The idea that drugs are an unnatural and artificial way to get high also has another related dimension, to do with how getting high removes us from the truth of reality. Consider the following story, told to me by an acquaintance: on the way home after an enjoyable night on the town – the kind of night on which the conversations are great, the dancing is great, the drugs are great, everything is great – he lies down on the asphalt, which is still warm from the summer sun, and looks up at the sky. A bright, clear moon hangs there – a full moon – and he has an experience of cosmic harmony. Everything in the world is connected, and the world is wonderful. Until he realises that it’s actually a streetlamp he’s lying there admiring. In a split second the situation goes from harmony to comedy, and he laughs and feels even more amazing.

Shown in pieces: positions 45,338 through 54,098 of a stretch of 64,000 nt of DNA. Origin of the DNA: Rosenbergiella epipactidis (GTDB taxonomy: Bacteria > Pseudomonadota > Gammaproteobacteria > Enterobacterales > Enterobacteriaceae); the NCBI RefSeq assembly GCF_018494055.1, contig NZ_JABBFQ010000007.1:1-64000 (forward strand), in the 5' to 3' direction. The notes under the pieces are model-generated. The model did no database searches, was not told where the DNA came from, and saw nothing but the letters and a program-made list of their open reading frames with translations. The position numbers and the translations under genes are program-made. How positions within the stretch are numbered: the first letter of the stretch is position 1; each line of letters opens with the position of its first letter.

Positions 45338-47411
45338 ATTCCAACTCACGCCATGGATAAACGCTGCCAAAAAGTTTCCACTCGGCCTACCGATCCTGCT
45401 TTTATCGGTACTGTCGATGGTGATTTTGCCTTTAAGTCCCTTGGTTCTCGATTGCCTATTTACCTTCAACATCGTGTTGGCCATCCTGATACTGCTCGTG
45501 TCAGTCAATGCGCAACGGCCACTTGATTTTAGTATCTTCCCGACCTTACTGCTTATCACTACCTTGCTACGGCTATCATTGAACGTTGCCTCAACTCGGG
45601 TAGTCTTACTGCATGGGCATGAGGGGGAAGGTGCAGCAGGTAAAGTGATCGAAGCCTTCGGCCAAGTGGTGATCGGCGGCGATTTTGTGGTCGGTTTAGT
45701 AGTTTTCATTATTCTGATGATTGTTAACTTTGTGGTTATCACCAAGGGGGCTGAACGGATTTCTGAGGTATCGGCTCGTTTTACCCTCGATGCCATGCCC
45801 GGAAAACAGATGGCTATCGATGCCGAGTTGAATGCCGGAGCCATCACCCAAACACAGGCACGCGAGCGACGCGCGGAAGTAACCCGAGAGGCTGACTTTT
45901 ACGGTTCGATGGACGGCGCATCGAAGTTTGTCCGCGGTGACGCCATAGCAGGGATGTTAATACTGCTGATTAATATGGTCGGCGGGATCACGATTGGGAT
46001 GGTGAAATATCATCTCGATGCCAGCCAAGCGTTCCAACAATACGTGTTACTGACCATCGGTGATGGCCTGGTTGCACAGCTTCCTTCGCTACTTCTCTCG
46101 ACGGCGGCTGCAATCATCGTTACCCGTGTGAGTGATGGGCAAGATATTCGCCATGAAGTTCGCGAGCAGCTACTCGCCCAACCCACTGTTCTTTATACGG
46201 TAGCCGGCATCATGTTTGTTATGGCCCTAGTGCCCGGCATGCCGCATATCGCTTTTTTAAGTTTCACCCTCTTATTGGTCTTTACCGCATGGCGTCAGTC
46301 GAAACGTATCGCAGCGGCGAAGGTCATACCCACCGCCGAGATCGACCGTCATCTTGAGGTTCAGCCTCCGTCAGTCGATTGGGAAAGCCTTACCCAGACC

The situation illustrates that the man was lying there deluded. It wasn’t the full moon that gave him these warm, fuzzy feelings, but a simple streetlight. Still, until he realised his mistake, to him the streetlamp was the moon – and this moon was just as real as the streetlamp became afterwards. Had he not discovered the slip, the moon would ever after have remained his faithful companion as he lay there on the asphalt. The experience was just as real as the moon itself – even though it wasn’t in fact the moon he was admiring.